Since my education in art took place during and immediately after WWII, I knew nothing of this group, other than those names mentioned above. (Germany and its culture was pretty much country non grata at that time.) What I saw at the Lembachhaus introduced me to some work which I immediately fell in love with, especially the work of Gabrielle Munter. She had met Kandinsky in Munich in 1902 as a student in an art school he had founded, and ended up as his mistress. (He was married, but, hey, we're talking about artists here.) They traveled together on painting trips with other like-minded painters.
In 1909, Munter bought a house in Murnau, which became a kind of headquarters for the Blue Rider Group. Kandinsky spent the summers there and he and Munter did decorative painting on the furniture and the woodwork which is still there to see. Murnau is a beautiful town near the Bavarian Alps. The house sits on a rise from which you can see the Schlossmuseum on another rise across town. The museum features her work, as well as that of other members of the group. She did many paintings from her windows and when you tour the house, you can see what she saw and the paintings she made. Her paintings look simple but are not. She uses color wonderfully. I guess her work would be considered expressionist landscapes, similar to the American Marsden Hartley who was her contemporary. Kandinsky went on to abstract expressionism, but she continued her own style.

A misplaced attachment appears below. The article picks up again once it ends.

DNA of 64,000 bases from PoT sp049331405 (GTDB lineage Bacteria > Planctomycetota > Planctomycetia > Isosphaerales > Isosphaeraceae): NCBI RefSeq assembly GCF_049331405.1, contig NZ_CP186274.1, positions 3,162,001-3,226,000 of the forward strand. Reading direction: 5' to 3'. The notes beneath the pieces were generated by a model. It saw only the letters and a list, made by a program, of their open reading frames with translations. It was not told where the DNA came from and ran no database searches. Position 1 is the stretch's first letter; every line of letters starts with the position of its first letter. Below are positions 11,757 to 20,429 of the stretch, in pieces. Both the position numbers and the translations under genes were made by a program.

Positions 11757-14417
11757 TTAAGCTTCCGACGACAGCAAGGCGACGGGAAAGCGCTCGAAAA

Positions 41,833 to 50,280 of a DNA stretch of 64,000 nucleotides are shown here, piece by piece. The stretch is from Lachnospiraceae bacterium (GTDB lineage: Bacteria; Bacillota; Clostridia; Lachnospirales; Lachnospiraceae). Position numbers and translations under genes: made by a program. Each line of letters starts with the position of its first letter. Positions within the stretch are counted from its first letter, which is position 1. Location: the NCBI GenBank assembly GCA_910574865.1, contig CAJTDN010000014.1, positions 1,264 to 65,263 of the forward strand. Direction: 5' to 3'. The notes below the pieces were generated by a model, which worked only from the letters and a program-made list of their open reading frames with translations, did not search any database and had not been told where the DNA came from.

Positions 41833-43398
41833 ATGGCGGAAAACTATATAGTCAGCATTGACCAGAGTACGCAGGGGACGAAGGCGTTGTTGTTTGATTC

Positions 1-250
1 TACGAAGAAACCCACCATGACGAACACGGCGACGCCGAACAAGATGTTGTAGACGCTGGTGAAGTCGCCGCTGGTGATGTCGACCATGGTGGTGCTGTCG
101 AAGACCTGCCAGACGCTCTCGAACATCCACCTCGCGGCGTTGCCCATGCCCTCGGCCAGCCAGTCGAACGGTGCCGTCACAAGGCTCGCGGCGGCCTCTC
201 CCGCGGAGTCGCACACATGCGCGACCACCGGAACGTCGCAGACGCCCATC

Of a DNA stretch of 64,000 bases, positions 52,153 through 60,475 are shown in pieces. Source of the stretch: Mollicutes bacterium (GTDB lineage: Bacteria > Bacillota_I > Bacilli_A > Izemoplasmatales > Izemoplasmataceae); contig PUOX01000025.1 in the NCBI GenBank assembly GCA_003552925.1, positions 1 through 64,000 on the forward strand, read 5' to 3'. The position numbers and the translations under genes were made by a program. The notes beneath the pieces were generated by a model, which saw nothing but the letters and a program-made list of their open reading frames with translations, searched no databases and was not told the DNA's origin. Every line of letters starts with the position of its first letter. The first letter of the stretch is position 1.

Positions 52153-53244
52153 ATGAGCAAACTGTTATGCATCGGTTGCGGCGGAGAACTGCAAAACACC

She and Kandinsky were together until 1914, when WWI broke out and he had to return to Russia. They corresponded for years, but she only saw him once again the next year. However, she had kept safe in the house in Murnau his paintings, as well as that of other Blue Rider members, through both wars, and donated them to the city of Munich on her 80th birthday.
It's wonderful to discover someone you never knew about when you are a geezer. I have decided to try to do some work in her style. One is the view out my kitchen window. The other is of a strange building in Freising, a cathedral town north of Erding. It's part of the cathedral complex on a dome-like hill overlooking the town. I think it's a barn or a stable that may have been there before the cathedral was bult.